I was also not a fan of how the book handled mental health and PTSD. I felt like they were approached with all of the care and delicacy of smashing things with a sledgehammer. The issues seemed to be picked up and dropped as the plot demanded with no weight behind them and left me with a vaguely squicky taste in my mouth.
And then there’s the end. I can’t talk about it without some incredibly spoilery ranting so DO NOT click the tag unless you want to know how the book ends. You have been warned View Spoiler » Oh god, where do I even start. It turns out, the other point of Adrian’s boring-ass subplot is to set up circumstances in which he would charged with taking care of a newborn baby for awhile (cue a slow, creeping dread on my part). Sure enough, when Adrian tracks down the other viable parent, he can’t take the baby due to some incredibly shoddy reasoning and leaves the baby to Adrian and Sydney, two nineteen year olds he doesn’t know very well, (tada! my dread was justified!) and the book ends with the two of them throwing a dinner party, raising their brand new tiny human and I’m typing this sentence and still can’t quite believe that happened. Leaving aside the whole THEY ARE NINETEEN AND FOUR CHAPTERS AGO THEY HAD NO IDEA WHAT THEIR LIFE TOGETHER WOULD EVEN LOOK LIKE AND NOW HELLO SUBURBIA issues I have with it all, it was possibly the most random, implausible, corny ending imaginable. I cringed so hard I think I crunched a spinal disc. It’s not so much that I had an issue with the whole young parents thing (although that storyline tends to not be my fav), it’s more that one of Sydney and Adrian’s running issues throughout the book was what was going to happen to them after they found Jill? Where were they going to live? What were they going to do? Would they live among humans or Moroi? How would their lives work at all? Then, instead of actually sitting down and talking about it like a functioning couple, the plot handed them a baby like THIS IS YOUR LIFE and they were like we surrender, the plot is our master now. Fast forward a year, here’s a sappy internal monologue about how perfect life is and aren’t babies a neat substitute for working through your issues? The end. Like I said, this book is on drugs, really wacky drugs. « Hide Spoiler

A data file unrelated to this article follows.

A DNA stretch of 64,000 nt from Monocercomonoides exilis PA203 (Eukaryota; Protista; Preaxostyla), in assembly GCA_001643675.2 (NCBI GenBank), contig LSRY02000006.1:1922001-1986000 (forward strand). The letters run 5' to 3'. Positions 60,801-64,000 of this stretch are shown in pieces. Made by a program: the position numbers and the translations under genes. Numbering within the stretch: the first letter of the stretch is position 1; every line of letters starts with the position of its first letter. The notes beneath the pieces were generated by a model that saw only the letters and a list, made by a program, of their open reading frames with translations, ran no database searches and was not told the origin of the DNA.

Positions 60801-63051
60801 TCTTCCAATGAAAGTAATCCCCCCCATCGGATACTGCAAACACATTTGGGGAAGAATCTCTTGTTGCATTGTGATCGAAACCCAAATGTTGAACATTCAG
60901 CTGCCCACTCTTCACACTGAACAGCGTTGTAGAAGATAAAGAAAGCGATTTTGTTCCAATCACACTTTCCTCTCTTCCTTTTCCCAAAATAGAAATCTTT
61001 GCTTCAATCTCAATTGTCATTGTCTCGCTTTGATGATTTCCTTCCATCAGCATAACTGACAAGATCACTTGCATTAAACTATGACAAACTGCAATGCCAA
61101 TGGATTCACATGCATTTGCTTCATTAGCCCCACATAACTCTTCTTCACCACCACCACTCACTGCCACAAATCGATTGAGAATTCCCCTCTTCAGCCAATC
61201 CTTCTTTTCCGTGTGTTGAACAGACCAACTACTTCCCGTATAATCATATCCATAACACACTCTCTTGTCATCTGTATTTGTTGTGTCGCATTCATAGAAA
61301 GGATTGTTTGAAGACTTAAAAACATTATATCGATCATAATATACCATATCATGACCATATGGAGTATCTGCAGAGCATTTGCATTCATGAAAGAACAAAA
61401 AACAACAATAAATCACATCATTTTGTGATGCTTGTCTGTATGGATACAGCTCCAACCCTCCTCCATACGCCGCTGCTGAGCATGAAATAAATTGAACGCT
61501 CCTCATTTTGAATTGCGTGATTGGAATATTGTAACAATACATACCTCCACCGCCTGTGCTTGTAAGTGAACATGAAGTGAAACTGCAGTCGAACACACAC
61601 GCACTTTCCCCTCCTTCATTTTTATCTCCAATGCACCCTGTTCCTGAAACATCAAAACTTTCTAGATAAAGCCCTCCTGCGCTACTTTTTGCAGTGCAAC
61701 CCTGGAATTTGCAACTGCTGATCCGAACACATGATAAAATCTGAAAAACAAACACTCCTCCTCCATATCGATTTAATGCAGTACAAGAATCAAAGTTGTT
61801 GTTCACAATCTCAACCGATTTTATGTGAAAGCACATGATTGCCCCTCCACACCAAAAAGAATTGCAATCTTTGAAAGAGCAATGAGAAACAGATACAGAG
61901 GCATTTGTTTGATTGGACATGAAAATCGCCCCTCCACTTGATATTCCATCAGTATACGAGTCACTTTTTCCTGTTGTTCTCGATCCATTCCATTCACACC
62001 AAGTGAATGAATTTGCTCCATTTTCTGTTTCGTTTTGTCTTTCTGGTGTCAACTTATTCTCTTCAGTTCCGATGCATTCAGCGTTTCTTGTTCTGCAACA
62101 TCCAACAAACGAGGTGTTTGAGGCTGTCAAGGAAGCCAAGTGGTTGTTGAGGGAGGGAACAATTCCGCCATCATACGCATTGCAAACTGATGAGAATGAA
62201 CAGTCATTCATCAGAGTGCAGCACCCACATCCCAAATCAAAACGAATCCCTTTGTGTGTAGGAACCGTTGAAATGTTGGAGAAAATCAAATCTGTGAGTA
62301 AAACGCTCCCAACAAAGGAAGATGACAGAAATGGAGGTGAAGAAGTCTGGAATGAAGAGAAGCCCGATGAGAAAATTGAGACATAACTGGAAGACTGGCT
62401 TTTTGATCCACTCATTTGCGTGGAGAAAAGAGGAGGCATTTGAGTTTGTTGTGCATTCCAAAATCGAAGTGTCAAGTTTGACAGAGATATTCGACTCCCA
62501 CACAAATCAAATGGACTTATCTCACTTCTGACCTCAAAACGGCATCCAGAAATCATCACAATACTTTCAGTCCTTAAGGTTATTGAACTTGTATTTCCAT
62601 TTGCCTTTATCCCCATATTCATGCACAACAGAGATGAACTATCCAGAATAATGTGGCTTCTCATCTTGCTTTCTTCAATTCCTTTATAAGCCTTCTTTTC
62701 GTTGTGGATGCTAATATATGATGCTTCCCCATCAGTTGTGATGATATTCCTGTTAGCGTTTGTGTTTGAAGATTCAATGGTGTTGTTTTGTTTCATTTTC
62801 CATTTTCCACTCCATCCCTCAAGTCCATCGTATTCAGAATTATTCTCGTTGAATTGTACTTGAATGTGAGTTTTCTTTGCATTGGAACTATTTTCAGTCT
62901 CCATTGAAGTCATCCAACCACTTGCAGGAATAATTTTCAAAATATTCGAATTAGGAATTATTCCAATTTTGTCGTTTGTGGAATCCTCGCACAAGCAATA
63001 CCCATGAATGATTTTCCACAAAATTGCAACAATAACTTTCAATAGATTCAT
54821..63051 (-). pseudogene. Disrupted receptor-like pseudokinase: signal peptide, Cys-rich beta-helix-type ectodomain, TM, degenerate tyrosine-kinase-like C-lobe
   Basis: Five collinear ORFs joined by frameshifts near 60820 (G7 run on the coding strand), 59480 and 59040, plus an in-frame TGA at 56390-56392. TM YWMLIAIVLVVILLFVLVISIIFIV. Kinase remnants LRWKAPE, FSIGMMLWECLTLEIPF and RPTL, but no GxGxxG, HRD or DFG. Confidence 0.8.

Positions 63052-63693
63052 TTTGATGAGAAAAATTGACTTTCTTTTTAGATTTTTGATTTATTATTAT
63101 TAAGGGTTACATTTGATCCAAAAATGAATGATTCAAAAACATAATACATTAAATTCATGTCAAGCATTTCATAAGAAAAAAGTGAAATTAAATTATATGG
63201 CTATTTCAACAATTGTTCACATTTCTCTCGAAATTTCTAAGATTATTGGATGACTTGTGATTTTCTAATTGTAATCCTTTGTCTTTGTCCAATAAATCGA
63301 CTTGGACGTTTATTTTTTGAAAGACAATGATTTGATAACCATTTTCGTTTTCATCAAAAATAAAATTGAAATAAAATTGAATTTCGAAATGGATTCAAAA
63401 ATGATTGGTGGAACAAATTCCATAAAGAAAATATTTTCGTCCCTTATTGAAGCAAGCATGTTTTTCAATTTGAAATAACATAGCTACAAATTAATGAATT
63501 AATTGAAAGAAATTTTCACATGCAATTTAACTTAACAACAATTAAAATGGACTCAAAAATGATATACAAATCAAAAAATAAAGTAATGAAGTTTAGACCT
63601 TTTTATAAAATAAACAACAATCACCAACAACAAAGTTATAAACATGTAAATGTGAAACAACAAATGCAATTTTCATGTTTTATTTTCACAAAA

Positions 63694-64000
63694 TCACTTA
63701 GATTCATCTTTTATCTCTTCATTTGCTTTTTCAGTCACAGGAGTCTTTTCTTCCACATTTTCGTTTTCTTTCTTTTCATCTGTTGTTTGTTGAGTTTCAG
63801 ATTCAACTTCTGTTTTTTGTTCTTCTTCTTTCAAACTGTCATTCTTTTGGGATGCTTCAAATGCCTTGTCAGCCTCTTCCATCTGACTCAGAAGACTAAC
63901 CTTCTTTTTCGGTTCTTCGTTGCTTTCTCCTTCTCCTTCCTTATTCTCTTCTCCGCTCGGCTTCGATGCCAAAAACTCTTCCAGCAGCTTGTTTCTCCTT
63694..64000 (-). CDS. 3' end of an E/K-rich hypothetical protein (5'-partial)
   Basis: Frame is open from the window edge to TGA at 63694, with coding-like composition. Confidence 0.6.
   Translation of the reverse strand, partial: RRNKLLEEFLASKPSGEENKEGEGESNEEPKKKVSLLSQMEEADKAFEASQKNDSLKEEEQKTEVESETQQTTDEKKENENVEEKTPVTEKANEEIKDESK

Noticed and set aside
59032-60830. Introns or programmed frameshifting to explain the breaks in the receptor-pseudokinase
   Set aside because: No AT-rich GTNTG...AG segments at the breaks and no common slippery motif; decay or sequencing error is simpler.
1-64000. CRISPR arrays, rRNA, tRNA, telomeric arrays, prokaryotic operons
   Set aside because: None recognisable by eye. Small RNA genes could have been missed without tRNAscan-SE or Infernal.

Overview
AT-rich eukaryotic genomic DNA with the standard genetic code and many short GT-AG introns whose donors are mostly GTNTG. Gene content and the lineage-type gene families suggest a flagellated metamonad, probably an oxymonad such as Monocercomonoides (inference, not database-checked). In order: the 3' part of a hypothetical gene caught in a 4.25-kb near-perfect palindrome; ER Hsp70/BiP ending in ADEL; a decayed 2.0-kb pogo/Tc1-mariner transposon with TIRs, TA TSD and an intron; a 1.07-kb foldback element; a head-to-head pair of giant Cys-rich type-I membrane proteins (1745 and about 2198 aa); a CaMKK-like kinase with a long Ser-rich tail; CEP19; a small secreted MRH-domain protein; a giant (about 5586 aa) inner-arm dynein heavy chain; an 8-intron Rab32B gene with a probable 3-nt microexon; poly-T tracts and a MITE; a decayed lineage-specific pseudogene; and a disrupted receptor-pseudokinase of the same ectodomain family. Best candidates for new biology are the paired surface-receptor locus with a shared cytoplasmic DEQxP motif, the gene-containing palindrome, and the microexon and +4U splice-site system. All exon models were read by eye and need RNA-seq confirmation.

Tl;dr: everything falls conveniently into place (it pretty much has to, too many things happen to spend more than the bare minimum word count on each event without the book veering into George R. R. Martin length territory) and very little makes all that much sense. Don’t get me wrong, The Ruby Circle is still fun to read and the adorable details that sucked me into this
ship series in the first place are still there (could’ve used more Hopper though), but if you can’t turn your brain off and relax, it’s a hot mess.